Sunday, 30 June 2019

Shang-Chi: A Contest Of Truth

Here's Shang-Chi taking on a suspiciously Bruce Lee-looking bully, and teaching a young kid a life lesson, by showing us all that violence is not the way, and pontificating endlessly about same. This could easily've been an episode of Kung Fu back in the day, yet Shang somehow isn't as smug or pleased with himself as David Carradine, maybe because he's actually still a kid himself, and is therefore not always completely sure about everything. I actually always preferred his appearances in Deadly Hands to his regular series, great as it undoubtedly was. The one-off stories seemed to work better for some reason, even if Shang never seemed to actually live anywhere, wandering the streets of New York barefoot as he did.
By the way, that magnificent cover painting? Doesn't happen anywhere inside the book. You'd think Shang-Chi versus Bruce Lee would've been the obvious choice, and sold more, wouldn't you?

Saturday, 29 June 2019

Hunter 3

And here’s Hunter 3, the last of Eerie's sword swinging, mutant slaying post-apocalypse anti-heroes. Perhaps realizing the idea had run it's course, this one's played solely for laffs.
It’s a trivial piece of nonsense really, and not really up to the heights of it’s predecessors, but it’s kinda fun and it’s Alex Nino. Plus, we’re all completists here, aren’t we?

Tuesday, 25 June 2019

The Kids From Rec. Road In: Kids Of The Stones pt. 22 & ... Events!

Gareth Thomas?? What, lovely old Gareth Thomas off Blake's 7!?? HE'S the evil mastermind behind everything??? Say it ain't so!
While over at:

We're taling events. As in massive summer Crisis On Infinite Crossover events! Do you indulge? Or do you avoid them like the plague?
See all. Tell all. BE all. This week at

Monday, 24 June 2019

The Unknown Soldier In: 8,000 To One

In yet another in a long, long line of:
a) Why oh why didn't I buy this great comic at the time and
b) That's funny, I could've sworn I'd done a post about this character already.
So we arrive, and not before time, at the bivouac of The Unknown Soldier, possibly THE most pulpish of comic characters not actually taken from the pulps.
Here's the deal if you were as dumb as I was at the time, and never checked him out:
In the early days of World War II, a young GI is caught in a grenade blast that destroys his face, and kills his older brother.
Refusing to let this slow him down for a second, our unnamed hero becomes both a master of disguise AND the deadliest killer in the US army, taking on the dirty, impossible missions no on else would dare.
But then he is, as he describes himself: 'The man with "suicide" for a middle name.'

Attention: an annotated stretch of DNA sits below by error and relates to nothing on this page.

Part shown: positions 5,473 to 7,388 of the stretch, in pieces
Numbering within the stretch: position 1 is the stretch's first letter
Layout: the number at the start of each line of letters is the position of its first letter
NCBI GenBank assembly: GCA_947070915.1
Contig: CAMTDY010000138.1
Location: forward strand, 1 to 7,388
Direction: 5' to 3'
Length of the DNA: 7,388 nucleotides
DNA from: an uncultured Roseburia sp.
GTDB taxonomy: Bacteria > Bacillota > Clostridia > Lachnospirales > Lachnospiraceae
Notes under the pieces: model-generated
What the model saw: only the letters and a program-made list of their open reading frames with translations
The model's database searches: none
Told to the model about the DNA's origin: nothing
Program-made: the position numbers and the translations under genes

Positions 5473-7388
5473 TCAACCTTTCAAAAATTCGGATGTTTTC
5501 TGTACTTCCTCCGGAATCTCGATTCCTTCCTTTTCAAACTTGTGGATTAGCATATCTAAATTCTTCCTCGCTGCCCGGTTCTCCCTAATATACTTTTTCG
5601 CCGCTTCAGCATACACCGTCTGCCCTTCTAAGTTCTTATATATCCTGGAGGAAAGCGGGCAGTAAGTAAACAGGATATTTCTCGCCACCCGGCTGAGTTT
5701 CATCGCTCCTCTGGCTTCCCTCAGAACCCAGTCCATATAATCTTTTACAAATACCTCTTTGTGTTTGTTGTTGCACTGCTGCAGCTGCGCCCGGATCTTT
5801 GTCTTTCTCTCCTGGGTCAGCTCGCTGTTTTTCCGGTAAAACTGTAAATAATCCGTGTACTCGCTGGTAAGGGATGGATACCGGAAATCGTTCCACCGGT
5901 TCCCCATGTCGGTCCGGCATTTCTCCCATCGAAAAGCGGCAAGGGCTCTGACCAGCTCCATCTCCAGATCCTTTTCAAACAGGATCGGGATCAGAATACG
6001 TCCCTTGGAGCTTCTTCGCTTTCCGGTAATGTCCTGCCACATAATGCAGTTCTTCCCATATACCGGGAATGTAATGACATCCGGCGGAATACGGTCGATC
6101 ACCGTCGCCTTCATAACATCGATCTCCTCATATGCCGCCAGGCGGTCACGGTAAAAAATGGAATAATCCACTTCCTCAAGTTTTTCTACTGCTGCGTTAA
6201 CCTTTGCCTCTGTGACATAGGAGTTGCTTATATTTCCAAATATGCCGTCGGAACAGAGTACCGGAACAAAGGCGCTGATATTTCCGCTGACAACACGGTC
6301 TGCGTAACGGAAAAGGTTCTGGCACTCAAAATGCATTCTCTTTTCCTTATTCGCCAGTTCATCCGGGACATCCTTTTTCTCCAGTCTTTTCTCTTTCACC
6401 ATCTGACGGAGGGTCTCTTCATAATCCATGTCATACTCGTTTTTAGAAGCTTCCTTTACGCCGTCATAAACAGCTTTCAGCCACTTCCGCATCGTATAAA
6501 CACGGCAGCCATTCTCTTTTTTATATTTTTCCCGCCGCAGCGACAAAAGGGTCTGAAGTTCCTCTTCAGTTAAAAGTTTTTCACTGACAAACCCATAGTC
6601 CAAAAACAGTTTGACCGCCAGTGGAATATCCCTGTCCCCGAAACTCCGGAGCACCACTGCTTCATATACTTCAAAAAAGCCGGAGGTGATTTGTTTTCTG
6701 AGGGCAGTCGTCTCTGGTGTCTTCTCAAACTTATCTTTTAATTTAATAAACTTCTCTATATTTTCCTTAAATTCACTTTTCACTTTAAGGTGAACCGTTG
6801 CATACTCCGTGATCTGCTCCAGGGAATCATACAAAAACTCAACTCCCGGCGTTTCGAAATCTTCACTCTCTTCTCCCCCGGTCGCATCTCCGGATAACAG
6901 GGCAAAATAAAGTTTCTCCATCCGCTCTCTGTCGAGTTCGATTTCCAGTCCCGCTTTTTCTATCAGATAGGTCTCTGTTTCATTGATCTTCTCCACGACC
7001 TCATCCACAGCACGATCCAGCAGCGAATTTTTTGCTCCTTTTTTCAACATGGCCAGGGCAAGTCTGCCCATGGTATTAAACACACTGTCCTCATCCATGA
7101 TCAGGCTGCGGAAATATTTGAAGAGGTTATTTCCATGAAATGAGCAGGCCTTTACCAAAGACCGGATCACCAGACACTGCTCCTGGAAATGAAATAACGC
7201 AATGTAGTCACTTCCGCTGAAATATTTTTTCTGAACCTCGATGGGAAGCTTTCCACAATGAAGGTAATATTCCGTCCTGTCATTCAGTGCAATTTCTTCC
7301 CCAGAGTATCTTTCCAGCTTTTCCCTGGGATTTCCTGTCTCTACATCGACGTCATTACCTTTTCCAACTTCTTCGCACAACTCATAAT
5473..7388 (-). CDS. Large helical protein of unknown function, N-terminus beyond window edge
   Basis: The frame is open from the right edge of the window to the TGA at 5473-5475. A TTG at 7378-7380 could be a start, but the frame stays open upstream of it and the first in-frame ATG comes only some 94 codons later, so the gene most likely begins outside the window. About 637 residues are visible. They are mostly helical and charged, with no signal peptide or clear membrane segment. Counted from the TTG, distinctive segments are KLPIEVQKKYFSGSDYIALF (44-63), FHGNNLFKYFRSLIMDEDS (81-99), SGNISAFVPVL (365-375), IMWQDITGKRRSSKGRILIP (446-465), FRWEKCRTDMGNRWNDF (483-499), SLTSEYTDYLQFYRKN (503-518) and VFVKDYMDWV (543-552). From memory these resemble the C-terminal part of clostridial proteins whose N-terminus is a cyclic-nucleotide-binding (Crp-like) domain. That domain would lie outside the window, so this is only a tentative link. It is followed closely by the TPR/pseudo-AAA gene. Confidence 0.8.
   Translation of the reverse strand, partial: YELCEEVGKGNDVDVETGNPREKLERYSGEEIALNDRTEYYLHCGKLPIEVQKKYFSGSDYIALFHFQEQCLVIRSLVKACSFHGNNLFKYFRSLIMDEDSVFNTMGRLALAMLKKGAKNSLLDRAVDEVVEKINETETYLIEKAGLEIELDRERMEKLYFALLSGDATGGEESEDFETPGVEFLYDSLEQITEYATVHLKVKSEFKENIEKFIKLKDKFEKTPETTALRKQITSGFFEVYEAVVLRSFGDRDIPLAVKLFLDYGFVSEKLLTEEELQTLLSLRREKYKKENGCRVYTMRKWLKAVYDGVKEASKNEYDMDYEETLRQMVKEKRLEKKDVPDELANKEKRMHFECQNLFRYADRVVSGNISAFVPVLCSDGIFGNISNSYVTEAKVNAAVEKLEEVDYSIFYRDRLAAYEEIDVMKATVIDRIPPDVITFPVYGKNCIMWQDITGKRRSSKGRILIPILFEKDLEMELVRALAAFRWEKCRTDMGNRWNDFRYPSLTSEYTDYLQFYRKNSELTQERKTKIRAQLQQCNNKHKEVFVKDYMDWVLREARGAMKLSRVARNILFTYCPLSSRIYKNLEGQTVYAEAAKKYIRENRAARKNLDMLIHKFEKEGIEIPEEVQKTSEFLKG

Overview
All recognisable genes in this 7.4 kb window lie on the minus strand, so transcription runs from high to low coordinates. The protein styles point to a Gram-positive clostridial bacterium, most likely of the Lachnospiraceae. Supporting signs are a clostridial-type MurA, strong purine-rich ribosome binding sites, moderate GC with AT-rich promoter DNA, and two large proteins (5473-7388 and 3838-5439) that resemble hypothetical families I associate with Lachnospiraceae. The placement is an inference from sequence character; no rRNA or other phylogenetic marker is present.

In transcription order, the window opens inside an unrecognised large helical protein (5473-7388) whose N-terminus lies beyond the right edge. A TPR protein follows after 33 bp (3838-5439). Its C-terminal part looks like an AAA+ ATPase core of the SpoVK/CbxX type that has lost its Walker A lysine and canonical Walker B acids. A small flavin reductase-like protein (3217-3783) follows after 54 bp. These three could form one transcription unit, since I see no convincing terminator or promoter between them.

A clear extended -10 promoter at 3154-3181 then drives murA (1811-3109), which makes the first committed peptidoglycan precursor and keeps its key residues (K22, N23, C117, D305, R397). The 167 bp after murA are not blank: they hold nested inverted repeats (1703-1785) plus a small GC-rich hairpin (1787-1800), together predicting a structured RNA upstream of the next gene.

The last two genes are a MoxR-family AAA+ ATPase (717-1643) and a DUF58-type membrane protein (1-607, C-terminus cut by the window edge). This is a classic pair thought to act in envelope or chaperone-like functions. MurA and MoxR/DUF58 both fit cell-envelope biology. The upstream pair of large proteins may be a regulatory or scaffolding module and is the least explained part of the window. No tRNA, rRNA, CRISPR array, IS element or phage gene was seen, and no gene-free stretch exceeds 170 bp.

Is that genius or what?
The early issues were by Joe Kubert, Bob Haney, Doug Wildey and, slightly less impressively, Jack Sparling, but I want to jump ahead to the real golden era for this strip, when The Soldier had his adventures related by David Michelinie & Gerry Talaoc, a perfect team if ever there was one.
This is their first issue together, and is kind of a reboot, being the first time we ever saw the actual damage our hero sustained to his face, and it's an absolute belter of a mission statement.
The Man No One Knows, But Is Known By Everyone. Here he is:

Saturday, 22 June 2019

Alan Class Presents Wally Wood's T.H.U.N.D.E.R. Agents

This week just gone marked the anniversary of the birth of the one & only Wally Wood.
Woody was the first comic book artist I was ever a fan of, from the instant I saw his first issue of Daredevil reprinted in Mighty World Of Marvel.
But soon after that, I also discovered his magnificent T.H.U.N.D.E.R. Agents series. However, rather than reading the adventures of Noman, Menthor & Dynamo in the original Tower comics, we on this side of the pond experienced this stuff in the glorious ( and shockingly badly printed ) Alan Class line.
Oh, you thought Charlton printed on bad paper?
As I've reminisced before, these comics ran to no publishing schedule known to man, each issue featuring completely different characters and stories, and were culled from Silver Age Marvel, Charlton, Tower, and god knows where else. There was no rhyme or reason to any of it.
In fact, they weren't even called Alan Class comics. They weren't called anything, except maybe 'Summer Holiday Comics', as that seemed to be when they mostly appeared.
In fact, even though Class obviously paid to reprint these stories, they do sort of feel like bootlegs these days.
So, as we head into summer, here's how Woody & Dynamo, and all the rest of the gang, were introduced to us.
For the full effect, read this on the beach while your parents repeatedly ask you if you're going to be spending the holiday doing nothing but reading comics.